I have been researching the experience of Chaplains in the Civil War for my book on Rev. John McNair and have learned some interesting facts about what Chaplains experienced.
- There were 30 chaplains serving in the Army before the war and by the end there were over 2,300 who had served in the Union Army during the Civil War.
- The role was quite controversial at the beginning of the war. There were many citizens who didn’t believe that Chaplains had a place in the military because of the division of church and state and there were others that had very specific thoughts about who they should be. The laws governing their education, status, pay and responsibilities of their service were fraught with legislative updates to clarify the issues e.g. broadening the definition of “Christian” denominations to “religious” denominations.
- They were to be paid the equivalent of a Captain, but they never got a “rank”.
- They were supposed to wear a uniform of a “plain black frock coat with standing collar and one row of nine black buttons, plain black pantaloons; black felt hat or army forage cap, without adornment.” Many of the chaplains preferred not to wear religious robes and instead wore the uniform of a captain.
- They were paid $100 per month, 2 rations a day while on duty and forage for their horse. Though because of a comma in the law, many Quartermasters used this as an excuse to not pay the Chaplains if they were “off duty” e.g. sick, captured or on another assignment for the Regiment.
- To be commissioned as a Chaplain for a Regiment, they needed five letters from ministers from their denomination declaring their appropriateness for the office, a certified letter from the Regiment stating they had been elected by the staff leaders and an appointment from the state Governor.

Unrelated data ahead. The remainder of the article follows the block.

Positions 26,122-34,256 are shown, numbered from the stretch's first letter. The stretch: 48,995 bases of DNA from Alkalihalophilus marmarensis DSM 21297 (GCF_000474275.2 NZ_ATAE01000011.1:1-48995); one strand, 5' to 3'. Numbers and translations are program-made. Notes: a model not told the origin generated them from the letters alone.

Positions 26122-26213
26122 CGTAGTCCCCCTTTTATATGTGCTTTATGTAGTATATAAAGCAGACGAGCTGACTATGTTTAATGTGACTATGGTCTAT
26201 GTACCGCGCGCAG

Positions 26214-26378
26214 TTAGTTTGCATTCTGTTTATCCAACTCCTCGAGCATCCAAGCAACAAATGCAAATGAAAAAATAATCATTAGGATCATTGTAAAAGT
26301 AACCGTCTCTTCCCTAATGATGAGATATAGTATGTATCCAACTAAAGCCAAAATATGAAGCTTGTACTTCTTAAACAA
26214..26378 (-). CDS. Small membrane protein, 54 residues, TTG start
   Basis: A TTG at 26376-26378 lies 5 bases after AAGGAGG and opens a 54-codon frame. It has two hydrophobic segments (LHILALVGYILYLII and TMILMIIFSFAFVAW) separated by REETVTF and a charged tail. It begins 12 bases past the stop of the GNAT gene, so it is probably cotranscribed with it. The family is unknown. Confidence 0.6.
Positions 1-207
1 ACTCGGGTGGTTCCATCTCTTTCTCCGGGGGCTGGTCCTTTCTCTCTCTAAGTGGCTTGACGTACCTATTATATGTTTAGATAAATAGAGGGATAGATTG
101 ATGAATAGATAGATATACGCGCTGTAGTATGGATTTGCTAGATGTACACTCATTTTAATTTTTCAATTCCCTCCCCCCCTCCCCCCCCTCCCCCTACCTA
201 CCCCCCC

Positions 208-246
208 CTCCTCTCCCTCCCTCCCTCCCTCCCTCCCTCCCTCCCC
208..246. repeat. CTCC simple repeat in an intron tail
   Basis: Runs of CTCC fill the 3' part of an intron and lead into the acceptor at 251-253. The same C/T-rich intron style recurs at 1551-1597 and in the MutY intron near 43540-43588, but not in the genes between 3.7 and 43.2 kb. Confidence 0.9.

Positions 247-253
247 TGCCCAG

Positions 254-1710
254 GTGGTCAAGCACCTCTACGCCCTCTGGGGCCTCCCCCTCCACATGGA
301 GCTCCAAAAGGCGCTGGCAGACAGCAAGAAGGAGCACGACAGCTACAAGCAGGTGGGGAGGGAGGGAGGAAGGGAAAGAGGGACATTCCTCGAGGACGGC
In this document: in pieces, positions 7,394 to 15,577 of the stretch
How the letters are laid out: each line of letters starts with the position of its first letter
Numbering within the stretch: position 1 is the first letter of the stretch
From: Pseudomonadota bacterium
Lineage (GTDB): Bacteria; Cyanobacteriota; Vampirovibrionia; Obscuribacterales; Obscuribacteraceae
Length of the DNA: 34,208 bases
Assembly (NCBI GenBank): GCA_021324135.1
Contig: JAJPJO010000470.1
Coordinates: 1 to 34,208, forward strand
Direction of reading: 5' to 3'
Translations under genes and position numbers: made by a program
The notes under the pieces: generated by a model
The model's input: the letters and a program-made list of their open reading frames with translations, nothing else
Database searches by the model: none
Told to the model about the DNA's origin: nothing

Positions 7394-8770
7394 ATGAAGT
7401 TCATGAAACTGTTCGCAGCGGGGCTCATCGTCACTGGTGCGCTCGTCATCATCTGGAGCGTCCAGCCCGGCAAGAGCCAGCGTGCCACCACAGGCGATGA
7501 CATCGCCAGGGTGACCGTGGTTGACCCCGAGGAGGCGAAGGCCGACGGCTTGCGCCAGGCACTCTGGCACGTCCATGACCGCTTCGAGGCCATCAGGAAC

- What he carried: one valise, a roll of blankets (one of India rubber), a haversack, toilet articles, canteen and a tin cup. If they were at camp for winter quarters he could have a trunk and “bedstead”.
- They had a wide variety of duties while serving their Regiment besides holding services and prayers. Many chaplains also:
- Wrote letters for soldiers in the hospital.
- Maintained libraries at camp
- Taught reading and writing to illiterate soldiers
- Notified families of a soldier’s death
- Aided former slaves who made it into camp teaching them to read and write
- Carried men and equipment on horseback during marches
- Foraged for fresh vegetables for the soldiers
- Assisted the wounded on the battlefields and in surgery
- Counseled soldiers weary and sick from the war
- Loaned money to soldiers
- Carried ammunition and water to the men in battle
If your ancestors served in the Civil War, they would have had a minister in their Regiment (a Regiment is 10 companies of 100 men equaling about 1000 men.). Perhaps they interacted and your ancestor went to services or was helped in some way by the Chaplain. Or maybe your ancestor was not religious and he tried to keep away from the Chaplain, especially when drinking and gambling? I am pretty sure some of my ancestors fell into this category! Just something to think about when you are looking at the men that served with your ancestor. Did he know the Chaplain from back home?
Armstrong, Warren B.. For Courageous Fighting and Confident Dying: Union Chaplains in the Civil War. Lawrence: University Press of Kansas, 1998.
Brinsfield, John W., William C. Davis, Benedict Maryniak and James I. Roberson, Jr. Faith in the Fight: Civil War Chaplains. Mechanicsburg: Stackpole Books, 2003.
Maryniak, Benedict R. and John Wesley Brinsfield, Jr.. The Spirit Divided: Memoirs of the Civil War Chaplains – The Union. Macon: Mercer University Press, 2007.
Messent, Peter and Steve Courtney. The Civil War Letters of Joseph Hopkins Twichell. Athens: The University of Georgia Press, 2012.
Woodworth, Steven. While God is Marching On: The Religious World of Civil War Soldiers. Lawrence: University of Kansas, 2001.